So okay, why do I not think one should not confuse what happens in aikido, even very, very good aikido with how "internal skills are usually understood in China (and again, I agree that simply being familiar with the denotation of the word does not mean one grasps the "internal")

What the words external and internal denote, as was communicated to me:

External skills are our birthright. We are all born with them to some degree. The external uses speed, timing, and strength (the mix varies according to art and the skill of the practitioner.

The internal needs to be learned. And rather than speed, the internal uses relaxation, in place of timing, the internal uses perception, and in place of strength, the internal uses whole body movement (and what I mean by that is probably not what you mean by that, and does not involve the tanden specifically, or at least not as usually explained in aikido practice.)

Two further aspects of the internal (again as I understand it) are visualization (there's no other way to get around the inside of the body) and (this is the big one) a lack of being double weighted. The latter does not refer to how much weight in on each foot, but rather a failure to distinguish between where the intention and where the mind is when attacked (a distinction between shun and yi), and not "fighting where there is trouble."Let me state unequivocally that I have not, in 50 years met a teacher, many of whom were exquisitely skillful, who was not double weighted when doing a technique.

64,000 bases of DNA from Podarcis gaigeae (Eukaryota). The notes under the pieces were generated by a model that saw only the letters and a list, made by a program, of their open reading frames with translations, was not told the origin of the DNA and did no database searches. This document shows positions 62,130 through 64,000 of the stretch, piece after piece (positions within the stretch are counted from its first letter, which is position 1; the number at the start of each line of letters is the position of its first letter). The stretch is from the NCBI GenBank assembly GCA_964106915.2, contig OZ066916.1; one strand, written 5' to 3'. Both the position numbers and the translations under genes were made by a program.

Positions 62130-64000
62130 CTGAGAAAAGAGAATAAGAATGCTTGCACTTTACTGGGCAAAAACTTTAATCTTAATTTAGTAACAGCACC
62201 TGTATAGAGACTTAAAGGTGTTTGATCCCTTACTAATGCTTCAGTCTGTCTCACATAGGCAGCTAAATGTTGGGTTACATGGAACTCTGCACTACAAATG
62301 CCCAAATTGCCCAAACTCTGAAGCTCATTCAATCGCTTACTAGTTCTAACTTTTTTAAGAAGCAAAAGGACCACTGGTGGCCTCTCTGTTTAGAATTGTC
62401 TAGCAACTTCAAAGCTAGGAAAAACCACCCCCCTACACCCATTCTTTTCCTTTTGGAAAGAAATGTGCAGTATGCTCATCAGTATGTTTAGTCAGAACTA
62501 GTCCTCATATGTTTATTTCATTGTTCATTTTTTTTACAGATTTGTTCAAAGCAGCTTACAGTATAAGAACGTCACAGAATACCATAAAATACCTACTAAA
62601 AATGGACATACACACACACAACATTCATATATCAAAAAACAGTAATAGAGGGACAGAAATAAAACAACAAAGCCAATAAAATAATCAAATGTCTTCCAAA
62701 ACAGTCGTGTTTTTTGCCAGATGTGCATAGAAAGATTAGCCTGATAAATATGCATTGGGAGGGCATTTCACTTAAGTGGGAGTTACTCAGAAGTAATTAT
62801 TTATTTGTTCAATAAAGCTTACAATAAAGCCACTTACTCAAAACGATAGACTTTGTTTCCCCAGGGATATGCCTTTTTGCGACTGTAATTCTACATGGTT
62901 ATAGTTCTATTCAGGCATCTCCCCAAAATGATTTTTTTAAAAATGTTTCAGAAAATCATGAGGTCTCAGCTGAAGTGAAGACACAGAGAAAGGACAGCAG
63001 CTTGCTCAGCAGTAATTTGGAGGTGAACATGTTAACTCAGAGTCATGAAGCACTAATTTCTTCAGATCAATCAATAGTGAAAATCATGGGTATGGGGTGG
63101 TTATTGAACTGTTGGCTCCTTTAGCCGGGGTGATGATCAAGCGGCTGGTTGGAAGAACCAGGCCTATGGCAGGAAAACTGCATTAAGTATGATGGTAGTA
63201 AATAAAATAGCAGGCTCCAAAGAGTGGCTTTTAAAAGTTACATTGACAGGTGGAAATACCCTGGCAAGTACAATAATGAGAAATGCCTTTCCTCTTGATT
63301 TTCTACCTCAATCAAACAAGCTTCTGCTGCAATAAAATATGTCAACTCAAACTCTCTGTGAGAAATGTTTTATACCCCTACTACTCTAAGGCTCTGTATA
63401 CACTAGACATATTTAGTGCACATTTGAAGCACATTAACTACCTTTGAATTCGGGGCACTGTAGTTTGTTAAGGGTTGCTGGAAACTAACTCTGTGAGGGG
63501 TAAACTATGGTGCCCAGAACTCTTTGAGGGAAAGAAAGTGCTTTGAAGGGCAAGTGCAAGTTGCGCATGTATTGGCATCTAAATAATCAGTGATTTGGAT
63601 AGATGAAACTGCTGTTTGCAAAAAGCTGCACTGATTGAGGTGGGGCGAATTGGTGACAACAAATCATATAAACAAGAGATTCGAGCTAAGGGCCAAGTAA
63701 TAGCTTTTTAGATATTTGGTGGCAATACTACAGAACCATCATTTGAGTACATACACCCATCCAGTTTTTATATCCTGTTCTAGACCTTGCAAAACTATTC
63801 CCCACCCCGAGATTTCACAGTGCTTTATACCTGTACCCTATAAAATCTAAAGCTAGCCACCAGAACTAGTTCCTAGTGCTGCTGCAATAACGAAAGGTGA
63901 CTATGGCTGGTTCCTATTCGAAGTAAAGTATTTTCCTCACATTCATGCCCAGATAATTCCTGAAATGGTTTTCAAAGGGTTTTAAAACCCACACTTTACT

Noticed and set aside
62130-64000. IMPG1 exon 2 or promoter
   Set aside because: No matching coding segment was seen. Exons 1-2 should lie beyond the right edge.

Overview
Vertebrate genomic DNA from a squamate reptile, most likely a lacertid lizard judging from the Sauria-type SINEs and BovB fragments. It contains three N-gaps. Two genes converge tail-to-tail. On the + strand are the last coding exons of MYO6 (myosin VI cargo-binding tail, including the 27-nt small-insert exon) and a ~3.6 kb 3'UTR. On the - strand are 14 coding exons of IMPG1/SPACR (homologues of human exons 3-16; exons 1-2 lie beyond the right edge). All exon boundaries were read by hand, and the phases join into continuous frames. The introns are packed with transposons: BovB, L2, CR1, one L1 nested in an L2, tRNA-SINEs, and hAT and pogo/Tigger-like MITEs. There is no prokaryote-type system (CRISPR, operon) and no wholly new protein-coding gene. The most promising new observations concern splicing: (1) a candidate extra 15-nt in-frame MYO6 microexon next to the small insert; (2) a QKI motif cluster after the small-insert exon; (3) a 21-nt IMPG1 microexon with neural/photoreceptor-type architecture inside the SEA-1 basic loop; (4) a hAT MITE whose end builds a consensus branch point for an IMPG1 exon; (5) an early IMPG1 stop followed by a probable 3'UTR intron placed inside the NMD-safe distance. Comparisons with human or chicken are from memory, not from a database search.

I correct that, there have been three, one is just beginning his investigation of the internal, one is not specifically an aikido teacher and draws explicitly from his years in Chen tai chi, and one has, in addition to being an aikido teacher long experience in both Chinese martial arts, and classical kenjutsu.

Again, that is not to say I've never met teachers who had aikido skills far superior to mine, just that in my opinion they were not doing internal martial arts. They may have been doing "aiki", I have no idea.

This is difficult to put into words, and I suspect it is equally difficult to comprehend. The issue is a very intricate and subtle one, and the level to which the connection with the attacker is parsed is complex beyond anything, I at least, have found in Aikido.

Also the two lists are not mutually exclusive and there is a lot of bleed over, again depending on the skill of the practitioner. (I think I see a lot of crossover in classical weapons), and I know readers are already saying to themselves " he full of sh!!t my teacher does that, and that. He has internal power." Well, if he or she is your teacher, then you know best. My experience is that if an art is internal by design, then it ought not to be so hard to find people who demonstrate the particular technology. Or to put that differently, while many, perhaps most of the people who practice what Ellis would call "a non watered down Chinese art" cannot demonstrate those skills, it is still not so rare to find practitioners who can. That situation does seem to obtain in the aikido world.